be much more usefull, if it has knowledge about the whole
    network configuration. Most IDS I know will raise an alert
    on any attack that could work on an IIS-webserver. It would
    be very helpful if they knew that there is an apache running
    so the attack cannot be successful. The knowledge about
    unseccessful attacks is something for statistics, but nothing
    I would like to be wakened up for at three o'clock in the morning.
    So future IDS will know "there is an apache 1.3.27, build 81,
    running there on a SuSE Linux 8.2 on an Intel machine". So
    they are able to decide: "This attack will not be successful".

    And one step further: Future generations of IDS have to be
    "policy-driven", so they should know about what is considered
    valid usage of the network and probably they are able to proactively
    scan for holes in the actual network security configuration.
    I believe that IDS technology will be common and working in
    a few years, but I also believe that there is still much to
    be done to improve this technology.

    > If I were to prove my point of view with a metaphor, I'd say that your
    > claim is like saying :"I've just purchased a new car, but I don't have a
    > driver's license and never read the car's manual, but it's no big deal,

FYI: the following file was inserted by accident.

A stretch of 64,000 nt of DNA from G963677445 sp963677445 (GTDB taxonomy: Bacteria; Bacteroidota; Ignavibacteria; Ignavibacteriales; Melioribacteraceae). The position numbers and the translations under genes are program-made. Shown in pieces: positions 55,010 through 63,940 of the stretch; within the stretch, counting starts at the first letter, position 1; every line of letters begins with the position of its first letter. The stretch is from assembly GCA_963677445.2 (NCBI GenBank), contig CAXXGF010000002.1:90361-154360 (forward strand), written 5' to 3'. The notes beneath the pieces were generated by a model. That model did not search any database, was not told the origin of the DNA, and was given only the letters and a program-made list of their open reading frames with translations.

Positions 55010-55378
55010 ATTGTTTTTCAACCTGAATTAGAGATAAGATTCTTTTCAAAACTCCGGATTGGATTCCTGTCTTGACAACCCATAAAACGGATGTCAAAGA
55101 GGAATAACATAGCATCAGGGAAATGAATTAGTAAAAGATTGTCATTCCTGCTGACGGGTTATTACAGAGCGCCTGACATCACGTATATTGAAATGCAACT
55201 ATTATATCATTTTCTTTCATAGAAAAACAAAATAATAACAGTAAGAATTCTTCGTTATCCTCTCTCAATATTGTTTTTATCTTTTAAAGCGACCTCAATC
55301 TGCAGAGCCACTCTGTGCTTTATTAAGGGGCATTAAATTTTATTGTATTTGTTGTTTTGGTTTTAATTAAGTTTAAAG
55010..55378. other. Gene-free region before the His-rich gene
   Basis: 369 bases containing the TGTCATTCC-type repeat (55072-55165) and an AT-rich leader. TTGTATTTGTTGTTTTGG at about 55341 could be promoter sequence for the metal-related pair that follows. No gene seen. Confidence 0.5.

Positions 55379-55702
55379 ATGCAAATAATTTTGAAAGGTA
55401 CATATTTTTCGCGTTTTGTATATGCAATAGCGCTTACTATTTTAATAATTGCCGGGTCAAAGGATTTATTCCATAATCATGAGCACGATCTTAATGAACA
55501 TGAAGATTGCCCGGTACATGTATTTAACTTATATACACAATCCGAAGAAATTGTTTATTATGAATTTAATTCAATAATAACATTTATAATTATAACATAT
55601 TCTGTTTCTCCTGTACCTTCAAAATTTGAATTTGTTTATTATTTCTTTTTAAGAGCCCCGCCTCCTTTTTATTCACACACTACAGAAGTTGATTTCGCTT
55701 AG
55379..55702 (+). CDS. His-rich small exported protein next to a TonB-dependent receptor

> I can drive it all right. I've noticed I have a button to switch
    > headlights on, but I don't need it to drive at night and I think it's
    > just a waste of battery power, I can see all right at night from the
    > lightposts and the lights from the other cars."
    Well, would you really say that people have this kind of view
    on software? I have seen many people murning about their hard- and
    software without even trying to understand the complexity of their
    systems. And there is no drving license required for computer users.

    > I'm not downplaying the role of firewalls here, but thinking they are
    > sufficient by themselves still in 2004 is just asking for a reality check.
    Well, do you believe your IDS is ready to actually improve your
    security directly? I do not trust any IDS enough to enable
    reactive mechanisms (like sending RST-packets to close probably
    dangerous connections). The actual profit of IDS is more on the
    side of information-gathering (and this requires manual evaluation
    of the data) to help in decisions concerning the security. A direct
    benefit (like: switch it on and it improves your security) is
    not reached until now. It is just: Switch it on and analyse the
    data, gather knowledge about your security breaches and then
    decide how to improve your security.

    Cheers, Olaf

    -- 
    Dipl.Inform. Olaf Gellert                  PRESECURE (R)
    Consultant,                              Consulting GmbH
    Phone: (+49) 0700 / PRESECURE           og@pre-secure.de
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  • Next message: Mike Hoskins: "Re: Is IDS/IPS worthless?"